Across the U.S., drivers hit millions of animals each year, according to a 2020 Federal Highway Administration report. Approximately 200 people die, 30,000 more are injured, with an upward cost of $8 billion a year, not to mention the death of the animals involved. These animal ecosystems and local economies are fully intertwined. Introducing green bridges and underpasses to strategic, high wildlife migration corridors has been found to alleviate most of these devastating statistics, and promote a healthier, connected landscape.
Trappers Point in Wyoming, for example, reduced the carnage by over 90% once wildlife crossings, underpasses, escape ramps and fencing were built. From Utah’s Parleys Canyon Overpass (aka Slaughter Row) to Washington’s Snoqualmie Pass; from Arizona’s Oracle Road to New England’s Adirondack to Algonquin (A2A), significant favorable impact is continuing to show that green bridges are a common-sense solution to saving lives both human and animal and preserving our wildlife heritage.
REGIONAL EXECUTIVE DIRECTOR
NATIONAL WILDLIFE FEDERATION-CALIFORNIA
1 Earth Day—In 1969, an 800 square mile oil spill occurred off the coast of Santa Barbara, CA. In response, then President Nixon established the Environmental Protection Agency (EPA), Congress adopted the Clean Water Act (1972), Coastal Zone Management Act (1972), and the Endangered Species Act (1973). Earth Day in Santa Barbara is a celebration of awareness and reverence for the planet held annually on April 22.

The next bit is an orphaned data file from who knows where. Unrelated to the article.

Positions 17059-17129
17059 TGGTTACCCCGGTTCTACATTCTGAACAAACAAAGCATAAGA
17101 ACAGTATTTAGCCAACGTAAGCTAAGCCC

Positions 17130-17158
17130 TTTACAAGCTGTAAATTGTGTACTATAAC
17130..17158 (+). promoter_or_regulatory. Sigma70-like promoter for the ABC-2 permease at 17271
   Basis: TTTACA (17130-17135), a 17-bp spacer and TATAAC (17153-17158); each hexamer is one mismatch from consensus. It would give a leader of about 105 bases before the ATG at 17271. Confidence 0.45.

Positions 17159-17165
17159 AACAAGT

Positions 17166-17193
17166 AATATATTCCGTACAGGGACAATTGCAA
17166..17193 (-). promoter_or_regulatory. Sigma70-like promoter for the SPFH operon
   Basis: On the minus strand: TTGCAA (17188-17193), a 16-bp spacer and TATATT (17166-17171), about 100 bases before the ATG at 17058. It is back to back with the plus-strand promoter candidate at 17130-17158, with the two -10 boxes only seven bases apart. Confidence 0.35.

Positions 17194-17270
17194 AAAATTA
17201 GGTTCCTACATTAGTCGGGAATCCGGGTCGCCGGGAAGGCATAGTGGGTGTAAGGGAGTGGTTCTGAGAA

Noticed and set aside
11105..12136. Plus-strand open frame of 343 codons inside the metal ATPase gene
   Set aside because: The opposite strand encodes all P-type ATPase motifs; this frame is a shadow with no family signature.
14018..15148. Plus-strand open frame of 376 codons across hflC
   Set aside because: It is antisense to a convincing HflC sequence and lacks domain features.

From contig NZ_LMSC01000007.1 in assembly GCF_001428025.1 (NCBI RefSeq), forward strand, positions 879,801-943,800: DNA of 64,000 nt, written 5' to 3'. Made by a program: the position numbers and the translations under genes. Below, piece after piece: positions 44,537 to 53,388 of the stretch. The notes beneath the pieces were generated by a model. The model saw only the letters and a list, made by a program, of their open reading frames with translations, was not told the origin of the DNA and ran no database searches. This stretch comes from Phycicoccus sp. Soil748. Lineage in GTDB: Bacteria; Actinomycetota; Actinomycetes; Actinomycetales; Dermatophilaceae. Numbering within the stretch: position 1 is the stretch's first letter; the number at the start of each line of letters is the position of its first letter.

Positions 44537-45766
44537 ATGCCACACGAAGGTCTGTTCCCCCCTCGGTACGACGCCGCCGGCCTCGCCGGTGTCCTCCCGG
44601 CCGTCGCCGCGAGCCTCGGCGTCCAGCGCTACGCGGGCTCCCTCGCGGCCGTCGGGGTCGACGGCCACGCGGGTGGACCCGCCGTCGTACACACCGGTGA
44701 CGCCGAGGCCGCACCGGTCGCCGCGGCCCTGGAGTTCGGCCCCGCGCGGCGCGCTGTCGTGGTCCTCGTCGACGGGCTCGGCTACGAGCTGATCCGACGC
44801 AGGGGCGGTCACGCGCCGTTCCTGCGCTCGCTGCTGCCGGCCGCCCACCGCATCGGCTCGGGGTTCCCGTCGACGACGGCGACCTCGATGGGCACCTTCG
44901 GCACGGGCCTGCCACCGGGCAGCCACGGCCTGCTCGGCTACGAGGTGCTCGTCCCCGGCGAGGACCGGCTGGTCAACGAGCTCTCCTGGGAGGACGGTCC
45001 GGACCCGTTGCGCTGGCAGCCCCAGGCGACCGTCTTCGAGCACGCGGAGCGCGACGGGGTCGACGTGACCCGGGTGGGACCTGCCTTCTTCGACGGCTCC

2 101 Freeway—roughly follows in CA, the Missionary Road aka El Camino Real, Spain’s earliest efforts to colonize the area circa late 17th century. It established a trail, later a road, which connected the missions within a days’ ride of each other. The 101, as Southern Californians call it, is a major North/South U.S. route stretching over 1500 miles from Los Angeles, CA to Olympia, WA.
3 Los Angeles—approximately 35 miles north-west of downtown LA, on the western, ocean-side of LA County.
4 Longest—Natuurburg Zanderij Crailoo is an overpass that spans more than a ½ mile!!
This past April on Earth Day1, a ceremony was held to break ground on construction of the largest wildlife crossing in the world. This green bridge is being built over the California 101 freeway2 near Los Angeles3, and will restore and connect a divide between the Santa Monica mountains conservancy and Liberty Canyon Preserve. At 210 feet long and 165 feet wide, this bridge will finally allow local and migrating animals to expand their habitat into a
150, 000-acre recreational space after crossing the 10 lane road. Linked habitat gives more options for food, water, and most importantly, biodiversity.
National engineering for incorporating wildlife-friendly transportation policies and crossings was first publicly developed in France in the 1950’s. From there it was mirrored across Europe and eventually various countries around the world. The Netherlands alone has over 600 crossings and is home to the longest4 animal crossing in the world. Wildlife bridges, under-crossings and tunnels may be found in Australia, Belgium, Canada, Germany, Japan, Kenya, and New Zealand to name a few.
We don’t necessarily need a Yosemite on every block, but we do need to connect these parcels of open space. We need these everywhere.
A rendering of the wildlife bridge crossing, which will feature native plants and vegetated walls. AP